Finding naturalistic behavior therapy for your child

Family resourses . Finding naturalistic behavior therapy for your child

We hear from parents a continuing interest in naturalistic forms of behavior therapy and questions around 1) what is actually meant by “naturalistic” and 2) how to find a provider who focuses on naturalistic therapy.

As we’ve highlighted on our website and in our New Parent Kit, there are multiple types of programs rooted in the principles of applied behavior analysis (ABA). Indeed, ABA is a family or umbrella of overlapping therapies rather than one specific thing. Several different models may be used with your child that, while based on the same principles, in practice look quite different.

Parents may feel intimidated at first trying to understand the different sub-types of ABA when choosing their child’s care program. To bridge this gap, we’ve created this chart to differentiate 2 key forms of ABA programs in general terms, between discrete trial training (DTT) and the Early Start Denver Model (ESDM):

Dimension Discrete trial training (DTT) Early Start Denver Model (ESDM)
Evidence-base Clinically effective in research studies Clinically effective in research studies
Primary focus Behavior shaping Behavior shaping blended with developmental science
Structure Highly structured (e.g., child and therapist work at a table together) Less structured (e.g., child and therapist play together, skill-building happens through play)

Becomes gradually more structured if needed for the child

Response to challenging behaviors Heavy-handed responses potentially used by some providers (e.g., forcing of child action) No heavy-handed responses (prioritizes relationship over any specific behavior or skill acquisition)
Reinforcers used Artificial (e.g., candy) or natural Natural (e.g., play)
Developmental framing Used across all ages regardless of developmental stage Incorporates knowledge of developmental milestones (e.g., typical toddler behavior)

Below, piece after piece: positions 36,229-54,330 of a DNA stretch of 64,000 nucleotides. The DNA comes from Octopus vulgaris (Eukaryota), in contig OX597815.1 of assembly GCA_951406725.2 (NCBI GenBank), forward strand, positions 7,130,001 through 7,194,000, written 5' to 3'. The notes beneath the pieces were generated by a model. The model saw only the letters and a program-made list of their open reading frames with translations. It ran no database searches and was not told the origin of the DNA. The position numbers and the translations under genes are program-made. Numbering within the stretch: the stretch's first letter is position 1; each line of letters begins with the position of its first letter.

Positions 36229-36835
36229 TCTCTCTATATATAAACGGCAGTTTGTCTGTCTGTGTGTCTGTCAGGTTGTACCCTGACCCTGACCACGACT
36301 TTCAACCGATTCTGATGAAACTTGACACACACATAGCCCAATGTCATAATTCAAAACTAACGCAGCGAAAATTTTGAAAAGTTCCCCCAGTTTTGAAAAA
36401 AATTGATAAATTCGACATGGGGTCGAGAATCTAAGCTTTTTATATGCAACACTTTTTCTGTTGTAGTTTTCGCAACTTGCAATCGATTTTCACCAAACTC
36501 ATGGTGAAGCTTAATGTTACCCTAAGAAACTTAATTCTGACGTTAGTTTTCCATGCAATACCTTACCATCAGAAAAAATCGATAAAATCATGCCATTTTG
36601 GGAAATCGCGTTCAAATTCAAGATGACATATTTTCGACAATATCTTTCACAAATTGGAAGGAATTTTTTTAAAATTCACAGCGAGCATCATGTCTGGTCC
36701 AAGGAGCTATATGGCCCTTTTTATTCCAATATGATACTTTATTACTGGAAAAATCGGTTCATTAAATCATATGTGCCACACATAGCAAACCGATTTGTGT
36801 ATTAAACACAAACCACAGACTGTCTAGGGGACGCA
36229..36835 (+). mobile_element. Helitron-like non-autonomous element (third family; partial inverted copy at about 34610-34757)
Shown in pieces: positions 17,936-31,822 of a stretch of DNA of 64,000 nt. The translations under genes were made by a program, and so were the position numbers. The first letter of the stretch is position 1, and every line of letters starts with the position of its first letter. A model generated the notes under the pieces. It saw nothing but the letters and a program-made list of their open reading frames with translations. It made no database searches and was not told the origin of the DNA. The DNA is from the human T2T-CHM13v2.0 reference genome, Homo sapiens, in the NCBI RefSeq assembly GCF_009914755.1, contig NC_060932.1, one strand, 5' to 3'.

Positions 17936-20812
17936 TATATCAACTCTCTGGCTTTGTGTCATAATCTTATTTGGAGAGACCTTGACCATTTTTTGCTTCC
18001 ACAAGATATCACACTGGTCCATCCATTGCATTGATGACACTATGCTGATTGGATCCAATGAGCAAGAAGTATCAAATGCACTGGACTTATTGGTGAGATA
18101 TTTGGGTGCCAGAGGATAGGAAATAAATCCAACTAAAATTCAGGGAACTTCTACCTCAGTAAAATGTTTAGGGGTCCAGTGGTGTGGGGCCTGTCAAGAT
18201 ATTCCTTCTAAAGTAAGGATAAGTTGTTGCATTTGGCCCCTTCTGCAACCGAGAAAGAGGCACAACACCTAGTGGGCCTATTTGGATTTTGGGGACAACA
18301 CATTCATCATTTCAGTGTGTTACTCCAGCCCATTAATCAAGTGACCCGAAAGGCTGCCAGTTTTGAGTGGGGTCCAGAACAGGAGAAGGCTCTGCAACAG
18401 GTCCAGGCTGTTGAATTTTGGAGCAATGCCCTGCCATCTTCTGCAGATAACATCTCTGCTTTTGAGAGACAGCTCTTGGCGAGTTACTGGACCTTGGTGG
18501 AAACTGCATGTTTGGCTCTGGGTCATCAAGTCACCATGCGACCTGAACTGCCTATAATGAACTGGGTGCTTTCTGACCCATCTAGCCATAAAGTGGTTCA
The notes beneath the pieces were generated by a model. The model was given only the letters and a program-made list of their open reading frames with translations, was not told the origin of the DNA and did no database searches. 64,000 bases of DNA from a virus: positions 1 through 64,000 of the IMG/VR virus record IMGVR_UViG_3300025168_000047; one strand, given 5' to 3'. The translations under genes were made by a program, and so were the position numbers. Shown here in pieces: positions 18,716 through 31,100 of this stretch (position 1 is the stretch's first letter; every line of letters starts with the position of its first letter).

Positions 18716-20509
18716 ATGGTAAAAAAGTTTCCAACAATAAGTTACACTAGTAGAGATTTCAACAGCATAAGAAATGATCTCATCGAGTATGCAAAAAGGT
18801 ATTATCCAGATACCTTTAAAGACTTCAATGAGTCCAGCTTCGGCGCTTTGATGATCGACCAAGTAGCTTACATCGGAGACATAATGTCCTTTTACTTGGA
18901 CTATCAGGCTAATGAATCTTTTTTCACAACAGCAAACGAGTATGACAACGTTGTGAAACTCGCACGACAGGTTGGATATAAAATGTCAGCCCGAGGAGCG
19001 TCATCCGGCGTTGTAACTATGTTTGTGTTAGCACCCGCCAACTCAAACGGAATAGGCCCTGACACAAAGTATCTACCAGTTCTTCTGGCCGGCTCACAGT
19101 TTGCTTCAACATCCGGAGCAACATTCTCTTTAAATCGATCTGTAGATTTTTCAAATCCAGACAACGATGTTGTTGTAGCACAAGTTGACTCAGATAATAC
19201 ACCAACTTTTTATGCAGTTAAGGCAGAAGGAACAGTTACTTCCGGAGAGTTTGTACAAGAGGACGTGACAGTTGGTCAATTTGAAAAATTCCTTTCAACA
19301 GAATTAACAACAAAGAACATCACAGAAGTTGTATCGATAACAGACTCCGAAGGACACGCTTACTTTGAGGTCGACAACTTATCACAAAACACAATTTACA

If you are the type of parent who likes to see the differences in practice, here are a couple videos you can watch to see the differences between DTT and ESDM in practice:

Discrete trial training (DTT): watch the first minute of this video:

Early Start Denver Model (ESDM): watch the first 2 minutes of this video:

We have prioritized naturalistic forms of ABA, specifically the Early Start Denver Model (ESDM), at Soar Autism Center because we’ve found them to be the most effective and compassionate for young learners. But both forms are evidence-based, and it’s wise to ask potential providers you’re evaluating if you can view a session to understand what it looks like in practice. And if you read or hear something that causes you to question whether a certain type of therapy is right for your child, talk to a few providers and make sure your questions are answered. There are a lot of opinions out there based on various experiences, and it’s important to find the right fit for you and your child.

If you’re interested in receiving naturalistic forms of behavior therapy, you should ask your provider about their background and training in Naturalistic Developmental Behavioral Interventions (NDBIs). Broadly speaking, there are two types of providers you may find:

Certified or trained providers in an NDBI: These providers have received advanced training and/or certification in a discipline, such as the ESDM or Pivotal Response Treatment (PRT). These trainings require additional time, supervision, and cost and may be harder to find from providers depending on your location. If finding a naturalistic provider is important to you, ask if they are trained or certified in an NDBI discipline such as ESDM or PRT. We have providers trained in ESDM at Soar Autism Center.
Providers who incorporate Natural Environment Teaching (NET) or advertise as “naturalistic”: These providers may not have received additional training in an NDBI and instead try to apply principles of ABA in a more naturalistic way. It is possible these providers may be effective as certified/trained providers, but they may not have received additional training or have the necessary expertise to implement an NDBI with fidelity to how it was designed.

If you’re interested in learning more about naturalistic approaches for your child in the greater Denver area, reach out to us today!

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